For years, those of us so afflicted with the ability to fix, repair, or further damage computers have spent a great deal of otherwise valuable time decrying the mind boggling decisions made by OEM computer manufacturers when it comes to case design and usability. Of course, most of this is by design; they want you to pay them when something breaks instead of being able to fix it yourselves. However, in the world of laptops, this was seemingly a necessity and not just the post-defecation thought of an evil and angry design engineer at Compaq.
Wiser men than I have said that only fools do hardware repairs on laptops. In the long run, it just isn't worth it. The way things are designed and laid out to fit all of that junk into a small space does not give way to ease of access. It has always been utterly inexcusable for desktop computers; for laptops it is excused but still unnecessary!
It is possible to engineer a laptop so that the chassis, motherboard, and associated components are able to be removed and replaced/repaired. This idea goes deeper than memory or hard drives: it goes down to individual components like card slots, I/O ports, heat dissipating units, and flux capacitors. In a surprisingly ironic turn of events, one of the most hated companies in terms of desktop case design was also the purveyor of some of the most functional laptop designs on the market. That company: Dell.
As Tommy will attest, when we first met and worked at SFA together, we had a huge bank of laptops from Dell. Both of us had spent time taking them apart and fixing them at various times and for various reasons. It was not the simplest task in the world but it was at least possible.
I should've posted this sooner, it's a bit late now to spot the offenders, but there were way too many people putting up their Christmas lights early. An faux pas I've come to call a "false start". It's one of the unwritten man rules that you don't put up your decorations until after Thanksgiving Day (at least after the dinner on Thanksgiving Day). Just like everyone knows you're supposed to leave them up until after New Year's Day. You don't start too soon, you don't quit too early. It's like running a race, you start when everyone else does or you lose. You finish when everyone else does or you lose. (*and everyone knows that if you leave them up year-round, you've lost so badly you can never compete again)
Even if you're unable to have a family dinner on Thanksgiving Day and you eat a few days early, you still can't put your lights up until Thanksgiving Day. Otherwise it's a false start. It'd be like going over to eat at someone's house and they already have a Christmas tree up - you just don't do that until afterwards.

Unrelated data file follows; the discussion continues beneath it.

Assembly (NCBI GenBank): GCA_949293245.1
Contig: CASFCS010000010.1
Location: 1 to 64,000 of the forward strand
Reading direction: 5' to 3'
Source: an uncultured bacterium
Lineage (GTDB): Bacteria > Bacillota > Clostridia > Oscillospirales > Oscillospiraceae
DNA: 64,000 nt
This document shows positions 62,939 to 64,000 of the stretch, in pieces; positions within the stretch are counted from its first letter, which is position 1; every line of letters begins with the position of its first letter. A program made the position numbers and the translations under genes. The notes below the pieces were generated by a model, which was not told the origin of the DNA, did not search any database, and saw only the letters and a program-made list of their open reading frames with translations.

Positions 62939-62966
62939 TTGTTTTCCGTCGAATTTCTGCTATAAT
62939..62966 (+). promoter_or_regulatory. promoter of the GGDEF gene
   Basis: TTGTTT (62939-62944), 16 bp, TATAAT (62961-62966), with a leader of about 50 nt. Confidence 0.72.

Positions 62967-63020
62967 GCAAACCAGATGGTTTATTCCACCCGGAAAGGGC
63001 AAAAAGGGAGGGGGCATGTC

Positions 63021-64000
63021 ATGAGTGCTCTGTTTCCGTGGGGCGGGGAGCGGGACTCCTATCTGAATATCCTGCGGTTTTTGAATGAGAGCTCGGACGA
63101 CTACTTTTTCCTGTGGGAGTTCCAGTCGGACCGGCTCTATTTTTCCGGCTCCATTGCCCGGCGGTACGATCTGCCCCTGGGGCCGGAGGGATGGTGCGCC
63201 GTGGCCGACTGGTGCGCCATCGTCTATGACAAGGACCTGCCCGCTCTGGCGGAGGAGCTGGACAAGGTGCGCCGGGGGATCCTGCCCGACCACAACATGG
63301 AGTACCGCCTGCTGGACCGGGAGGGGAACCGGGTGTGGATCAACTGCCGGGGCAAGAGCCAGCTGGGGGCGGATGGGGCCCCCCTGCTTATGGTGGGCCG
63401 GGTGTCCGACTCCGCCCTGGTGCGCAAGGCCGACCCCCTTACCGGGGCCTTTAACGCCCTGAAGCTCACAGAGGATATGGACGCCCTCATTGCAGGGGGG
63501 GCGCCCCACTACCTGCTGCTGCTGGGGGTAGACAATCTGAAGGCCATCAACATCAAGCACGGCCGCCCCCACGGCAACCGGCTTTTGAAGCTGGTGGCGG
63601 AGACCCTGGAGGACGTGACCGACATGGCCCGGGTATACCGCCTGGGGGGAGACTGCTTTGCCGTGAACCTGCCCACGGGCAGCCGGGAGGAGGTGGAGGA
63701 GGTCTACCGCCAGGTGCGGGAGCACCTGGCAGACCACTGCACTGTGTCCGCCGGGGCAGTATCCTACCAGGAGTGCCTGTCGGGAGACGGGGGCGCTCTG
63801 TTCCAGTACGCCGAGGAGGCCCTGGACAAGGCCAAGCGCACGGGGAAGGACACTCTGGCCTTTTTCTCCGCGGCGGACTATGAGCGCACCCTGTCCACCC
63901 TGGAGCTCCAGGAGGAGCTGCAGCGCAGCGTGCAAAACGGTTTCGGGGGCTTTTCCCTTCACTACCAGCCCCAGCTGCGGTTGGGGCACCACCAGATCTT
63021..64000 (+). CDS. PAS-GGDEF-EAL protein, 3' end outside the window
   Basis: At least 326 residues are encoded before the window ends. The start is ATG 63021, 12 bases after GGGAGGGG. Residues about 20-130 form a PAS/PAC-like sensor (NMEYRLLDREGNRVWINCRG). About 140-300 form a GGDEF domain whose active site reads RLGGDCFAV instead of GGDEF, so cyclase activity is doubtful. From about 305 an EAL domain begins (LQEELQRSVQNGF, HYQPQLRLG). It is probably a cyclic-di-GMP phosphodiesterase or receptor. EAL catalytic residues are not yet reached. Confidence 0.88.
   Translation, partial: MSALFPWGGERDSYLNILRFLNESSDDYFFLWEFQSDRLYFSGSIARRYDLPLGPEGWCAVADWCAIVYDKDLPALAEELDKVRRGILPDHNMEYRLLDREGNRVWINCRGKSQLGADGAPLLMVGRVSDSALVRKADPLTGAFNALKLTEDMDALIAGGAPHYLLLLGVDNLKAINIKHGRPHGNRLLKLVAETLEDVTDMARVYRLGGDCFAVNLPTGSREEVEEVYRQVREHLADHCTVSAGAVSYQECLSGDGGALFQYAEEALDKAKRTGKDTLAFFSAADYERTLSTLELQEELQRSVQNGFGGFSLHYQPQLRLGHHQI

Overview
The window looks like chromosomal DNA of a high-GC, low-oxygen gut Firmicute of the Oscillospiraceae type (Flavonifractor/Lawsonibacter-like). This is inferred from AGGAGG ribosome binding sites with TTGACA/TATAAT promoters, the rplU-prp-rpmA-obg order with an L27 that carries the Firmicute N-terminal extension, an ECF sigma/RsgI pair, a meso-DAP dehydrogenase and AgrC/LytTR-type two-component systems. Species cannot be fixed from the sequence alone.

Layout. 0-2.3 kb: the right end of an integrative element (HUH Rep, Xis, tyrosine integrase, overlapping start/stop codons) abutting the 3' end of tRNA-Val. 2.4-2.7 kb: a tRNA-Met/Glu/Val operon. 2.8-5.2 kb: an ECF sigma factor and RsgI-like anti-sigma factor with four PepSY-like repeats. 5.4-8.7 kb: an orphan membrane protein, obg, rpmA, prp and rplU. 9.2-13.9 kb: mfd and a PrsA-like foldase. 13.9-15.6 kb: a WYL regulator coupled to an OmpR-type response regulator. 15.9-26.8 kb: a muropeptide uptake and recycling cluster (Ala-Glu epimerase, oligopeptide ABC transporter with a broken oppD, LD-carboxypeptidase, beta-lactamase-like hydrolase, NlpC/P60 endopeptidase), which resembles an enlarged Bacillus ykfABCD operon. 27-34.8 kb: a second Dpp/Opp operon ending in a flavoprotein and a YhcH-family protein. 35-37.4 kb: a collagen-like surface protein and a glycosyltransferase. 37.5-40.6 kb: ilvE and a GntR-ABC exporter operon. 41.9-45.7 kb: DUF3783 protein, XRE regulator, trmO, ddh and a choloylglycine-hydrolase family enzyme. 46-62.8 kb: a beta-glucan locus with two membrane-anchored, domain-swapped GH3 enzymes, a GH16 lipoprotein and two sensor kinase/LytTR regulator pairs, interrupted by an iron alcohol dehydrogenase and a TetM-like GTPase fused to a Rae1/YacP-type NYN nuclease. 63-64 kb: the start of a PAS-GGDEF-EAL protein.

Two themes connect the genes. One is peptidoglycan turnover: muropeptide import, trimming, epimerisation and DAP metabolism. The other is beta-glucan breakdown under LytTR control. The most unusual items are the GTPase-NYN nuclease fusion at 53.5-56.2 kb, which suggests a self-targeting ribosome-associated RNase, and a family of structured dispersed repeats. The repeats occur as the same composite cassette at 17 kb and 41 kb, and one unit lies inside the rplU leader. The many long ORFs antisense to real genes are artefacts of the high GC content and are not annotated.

Retailers? They're immune to this rule because they, of course, have to be able to sell you decorations if you're going to put up your decorations on the day of Thanksgiving. But remember, just because you bought them early does not excuse you from having to wait until Thanksgiving to put them up.
Now that you can go ahead with your decorating, when you're done why not practice some holiday trick to show your friends and family?
So this evening I'm driving down one of the roads here in the lovely metropolis of Longview and I see another. It's not a new phenomenon, it's just been an annoying one that has crept in as more people died. The object of my rant this time is the subject of the annoyingly and increasingly popular "In Memory of..." stickers.
I'm writing this partly to vent my annoyance, but to also let it be recorded in the tomes of internet history. These stickers are retarded. Yes, someone you know has died. Sorry for your loss. Don't get a vinyl sticker made. I think these stickers started back when our dear friend and "racing lengend" (sic), Dale Earnhardt, died. In less time than it takes a NASCAR/TRUCK to complete a lap and people were slapping on the memorial stickers. I think I've seen more Dale memorial stickers than I have 9/11 memorial stickers - how patriotic.
Since our beloved racing hero has died, several unknown Americans have died and their deaths are heralded by vinyl stickers than can be found on many different cars from all classes of drivers. I'm sorry, but if I die, and all that I get is a sticker, I'd be tinkleed. Especially if it's some beater of a car too, that would be worse than just being forgotten in my death.